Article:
A surprisingly down-to-earth Lana Del Rey takes her time at Target Center

Lana Del Rey at Target Center Friday night.

Lana Del Rey at Target Center Friday night. Steven Cohen

Lana Del Rey was in no hurry.

The singer’s long-overdue Minnesota debut Friday night—the opening date on her L.A. to the Moon tour, at a respectably populated if far from sold-out Target Center—was more doggedly committed to slow tempos than any arena concert I’ve ever experienced. And I once saw Roger Waters play all of Wish You Were Here.

Del Rey’s albums have consistently made Low sound like Slayer for half a decade now, but in a live setting the determination to dig in her spiked heels felt especially defiant. Either you surrendered to the languorous sedation of her sound—the wiry, serrated Ennio Morricone guitars wrapping around her narcotic murmur like kudzu, the pitter-patter of trap beats echoing within through panoramic synthesizer swells—or you deafened yourself with your own yawns. Me, I drifted in and out, impressed conceptually by her commitment to sonic uniformity throughout, though tuning in fully only for my favorite hooks.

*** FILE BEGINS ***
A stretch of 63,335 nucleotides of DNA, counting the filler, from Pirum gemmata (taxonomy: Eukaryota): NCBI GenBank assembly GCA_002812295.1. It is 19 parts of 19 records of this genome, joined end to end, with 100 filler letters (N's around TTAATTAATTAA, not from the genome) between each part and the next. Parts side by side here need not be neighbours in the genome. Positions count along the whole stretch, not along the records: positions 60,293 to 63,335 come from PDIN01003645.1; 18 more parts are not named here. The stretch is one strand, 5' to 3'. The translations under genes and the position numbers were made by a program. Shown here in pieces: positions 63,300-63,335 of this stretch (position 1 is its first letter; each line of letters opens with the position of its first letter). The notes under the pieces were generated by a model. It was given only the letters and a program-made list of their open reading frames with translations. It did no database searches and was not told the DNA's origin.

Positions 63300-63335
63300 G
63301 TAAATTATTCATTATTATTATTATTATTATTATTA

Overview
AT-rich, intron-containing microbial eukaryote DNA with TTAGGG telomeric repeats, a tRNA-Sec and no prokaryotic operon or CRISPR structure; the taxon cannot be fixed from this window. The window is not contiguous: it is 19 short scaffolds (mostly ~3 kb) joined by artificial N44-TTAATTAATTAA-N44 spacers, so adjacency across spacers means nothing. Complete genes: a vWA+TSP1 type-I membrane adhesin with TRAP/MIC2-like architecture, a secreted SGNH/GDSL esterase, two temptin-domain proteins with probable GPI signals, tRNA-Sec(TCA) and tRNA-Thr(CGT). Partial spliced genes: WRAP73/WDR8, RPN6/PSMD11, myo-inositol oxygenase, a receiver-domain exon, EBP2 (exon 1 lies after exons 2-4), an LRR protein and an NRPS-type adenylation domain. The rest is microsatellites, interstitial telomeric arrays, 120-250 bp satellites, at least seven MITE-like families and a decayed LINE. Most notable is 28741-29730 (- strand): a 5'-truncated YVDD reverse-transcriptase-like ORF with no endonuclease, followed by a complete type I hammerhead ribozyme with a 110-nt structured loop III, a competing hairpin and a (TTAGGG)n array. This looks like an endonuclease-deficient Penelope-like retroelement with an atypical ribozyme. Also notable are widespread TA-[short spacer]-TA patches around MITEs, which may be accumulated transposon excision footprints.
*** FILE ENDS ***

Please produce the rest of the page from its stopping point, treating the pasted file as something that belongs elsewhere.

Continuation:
There was little razzle and even less dazzle to distract you from the music—no costume changes, no stagecraft wizardry, no cutting edge lighting effects. Given the star’s commitment to artifice, you might expect a Lana Del Rey arena concert to accentuate our distance from her, to play off the otherworldly unknowability of her character. But the 32-year-old singer was friendly and chatty and smiley, even giggly at times.